Okay, so I hope the basic idea is clear. This imaginary device simply brute-force generates every possible image for the resolution and colors we specified. It just keeps spitting out images, you see; I imagine them in a sort of slide show carousel.
We are going to be dealing with a very large number here in a minute—but not to worry, it isn’t infinity, you won’t need any special equipment—and we’re not going to get all “mathy” or anything either.
Previously I suggested an image size that would provide enough space for details about the subject of the image to be detected, but the size itself is immaterial for our discussion, as you will later see. Let’s use the same aspect ratio, but reduce the size again by half. 16:9 reduces neatly to a 400 x 225 grid, giving us 90,000 pixels.
So, every single 90,000 pixel image, with each pixel having one of 256 different possible grey tones, would total exactly how many images? Happily, a simple formula gives us the answer: 90,000^ 256, that is the number of items (pixels) raised to the power of the number of possible values (grey tones).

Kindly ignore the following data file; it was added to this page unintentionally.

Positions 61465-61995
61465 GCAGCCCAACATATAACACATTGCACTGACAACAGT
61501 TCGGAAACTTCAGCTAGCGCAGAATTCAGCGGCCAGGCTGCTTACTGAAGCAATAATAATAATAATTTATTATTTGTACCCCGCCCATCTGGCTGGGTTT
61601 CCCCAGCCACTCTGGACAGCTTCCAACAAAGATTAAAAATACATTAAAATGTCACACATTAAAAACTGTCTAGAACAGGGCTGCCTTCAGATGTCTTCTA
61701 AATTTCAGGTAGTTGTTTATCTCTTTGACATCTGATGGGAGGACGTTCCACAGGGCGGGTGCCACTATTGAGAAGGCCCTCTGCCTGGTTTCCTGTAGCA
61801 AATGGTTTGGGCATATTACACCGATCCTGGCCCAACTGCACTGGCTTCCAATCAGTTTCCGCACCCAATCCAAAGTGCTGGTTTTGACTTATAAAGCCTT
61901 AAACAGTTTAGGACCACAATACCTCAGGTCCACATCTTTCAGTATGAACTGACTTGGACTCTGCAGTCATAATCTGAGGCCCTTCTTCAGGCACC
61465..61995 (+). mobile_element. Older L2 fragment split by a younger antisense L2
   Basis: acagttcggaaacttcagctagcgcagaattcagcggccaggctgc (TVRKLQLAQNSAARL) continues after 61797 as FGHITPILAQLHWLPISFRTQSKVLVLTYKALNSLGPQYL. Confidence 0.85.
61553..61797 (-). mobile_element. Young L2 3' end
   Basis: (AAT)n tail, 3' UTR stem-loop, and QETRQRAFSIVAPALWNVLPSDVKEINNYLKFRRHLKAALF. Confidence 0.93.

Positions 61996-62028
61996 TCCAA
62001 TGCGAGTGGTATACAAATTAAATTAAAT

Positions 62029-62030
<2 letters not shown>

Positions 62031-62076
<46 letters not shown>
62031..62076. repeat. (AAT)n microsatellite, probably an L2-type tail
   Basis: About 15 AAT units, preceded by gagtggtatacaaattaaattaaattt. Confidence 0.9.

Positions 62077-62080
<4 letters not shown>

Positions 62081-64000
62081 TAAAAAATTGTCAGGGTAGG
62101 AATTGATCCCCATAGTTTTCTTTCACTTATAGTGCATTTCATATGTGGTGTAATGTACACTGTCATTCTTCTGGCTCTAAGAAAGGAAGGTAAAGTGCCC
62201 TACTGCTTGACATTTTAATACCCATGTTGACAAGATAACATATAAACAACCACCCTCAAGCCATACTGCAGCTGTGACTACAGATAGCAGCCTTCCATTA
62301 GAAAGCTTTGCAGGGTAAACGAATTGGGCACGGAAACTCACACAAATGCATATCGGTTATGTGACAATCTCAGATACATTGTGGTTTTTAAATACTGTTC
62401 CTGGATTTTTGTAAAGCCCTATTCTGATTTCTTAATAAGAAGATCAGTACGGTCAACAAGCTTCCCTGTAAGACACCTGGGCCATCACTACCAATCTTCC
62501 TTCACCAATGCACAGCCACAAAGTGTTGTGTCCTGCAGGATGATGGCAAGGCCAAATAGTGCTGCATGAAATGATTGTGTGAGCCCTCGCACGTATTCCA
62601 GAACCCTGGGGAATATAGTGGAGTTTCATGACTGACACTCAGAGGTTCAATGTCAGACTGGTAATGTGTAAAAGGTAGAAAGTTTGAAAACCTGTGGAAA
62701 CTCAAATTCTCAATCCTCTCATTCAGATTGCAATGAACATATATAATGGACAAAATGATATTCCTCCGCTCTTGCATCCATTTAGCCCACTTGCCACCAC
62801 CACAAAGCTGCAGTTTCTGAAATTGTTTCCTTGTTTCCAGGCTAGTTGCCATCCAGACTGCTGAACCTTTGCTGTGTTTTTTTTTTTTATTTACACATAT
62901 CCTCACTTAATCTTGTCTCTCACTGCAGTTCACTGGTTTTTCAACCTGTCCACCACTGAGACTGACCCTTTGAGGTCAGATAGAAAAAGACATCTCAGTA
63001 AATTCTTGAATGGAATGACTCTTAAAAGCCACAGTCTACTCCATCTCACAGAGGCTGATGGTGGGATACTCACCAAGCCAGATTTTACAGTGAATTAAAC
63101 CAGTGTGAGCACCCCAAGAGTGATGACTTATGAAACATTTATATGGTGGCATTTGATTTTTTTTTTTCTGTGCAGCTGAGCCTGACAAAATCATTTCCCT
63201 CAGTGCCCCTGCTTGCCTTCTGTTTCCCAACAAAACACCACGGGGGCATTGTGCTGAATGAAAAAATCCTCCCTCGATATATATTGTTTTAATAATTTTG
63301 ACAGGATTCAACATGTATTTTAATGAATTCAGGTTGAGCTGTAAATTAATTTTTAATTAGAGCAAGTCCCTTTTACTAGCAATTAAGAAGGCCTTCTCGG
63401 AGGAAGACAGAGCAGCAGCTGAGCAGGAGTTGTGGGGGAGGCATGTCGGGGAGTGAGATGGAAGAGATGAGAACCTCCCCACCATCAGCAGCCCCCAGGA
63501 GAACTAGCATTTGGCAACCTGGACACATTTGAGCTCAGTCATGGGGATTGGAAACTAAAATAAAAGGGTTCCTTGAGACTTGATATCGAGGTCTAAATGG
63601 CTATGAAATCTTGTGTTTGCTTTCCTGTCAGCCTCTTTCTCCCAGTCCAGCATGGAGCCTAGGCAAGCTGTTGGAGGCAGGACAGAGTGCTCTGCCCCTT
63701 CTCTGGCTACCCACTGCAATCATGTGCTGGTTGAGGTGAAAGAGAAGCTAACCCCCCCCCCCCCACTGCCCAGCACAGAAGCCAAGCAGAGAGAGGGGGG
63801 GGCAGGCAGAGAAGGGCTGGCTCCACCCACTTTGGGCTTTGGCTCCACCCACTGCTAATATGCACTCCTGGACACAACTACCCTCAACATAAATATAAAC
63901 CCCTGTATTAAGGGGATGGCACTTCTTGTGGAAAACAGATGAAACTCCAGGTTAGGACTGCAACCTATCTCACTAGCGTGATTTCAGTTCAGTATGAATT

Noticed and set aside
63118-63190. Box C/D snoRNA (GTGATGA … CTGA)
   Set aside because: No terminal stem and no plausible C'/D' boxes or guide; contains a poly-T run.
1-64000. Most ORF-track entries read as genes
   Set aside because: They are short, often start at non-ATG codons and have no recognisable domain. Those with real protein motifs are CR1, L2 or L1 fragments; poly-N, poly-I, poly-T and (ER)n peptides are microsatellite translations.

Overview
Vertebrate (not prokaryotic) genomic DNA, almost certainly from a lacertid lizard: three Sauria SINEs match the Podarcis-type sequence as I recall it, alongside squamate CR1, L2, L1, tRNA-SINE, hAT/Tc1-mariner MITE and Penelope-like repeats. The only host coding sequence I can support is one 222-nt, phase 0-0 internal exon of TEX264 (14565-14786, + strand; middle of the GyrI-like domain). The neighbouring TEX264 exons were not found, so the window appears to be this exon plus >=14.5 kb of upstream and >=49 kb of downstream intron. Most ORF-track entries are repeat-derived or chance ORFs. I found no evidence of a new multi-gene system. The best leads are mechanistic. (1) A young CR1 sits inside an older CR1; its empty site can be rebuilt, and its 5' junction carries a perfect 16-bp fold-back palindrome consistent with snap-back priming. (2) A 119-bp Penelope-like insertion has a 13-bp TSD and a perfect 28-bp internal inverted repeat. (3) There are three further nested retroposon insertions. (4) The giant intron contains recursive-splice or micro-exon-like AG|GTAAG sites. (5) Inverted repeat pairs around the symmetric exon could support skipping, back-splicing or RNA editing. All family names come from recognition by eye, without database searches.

Which equals (warning: here is that very large number):
Typically numbers this large are written as little equations themselves, i.e. in scientific notation, so that monsters like the one above can be appreciated through a more reasonable representational lens. So let’s do that, and let’s also round it down a bit. Which gives us ~1.93 e1,268. Even rounded down, still—a shit-ton.
Honestly I hope you are not too annoyed, having payed attention to all the above, when I now tell you that the device itself is not really the point. It is the set of images it generates which we want to consider. And the first important thing about this set is, although quite humongous, it is not infinite. This will be important later when we are selecting interesting images.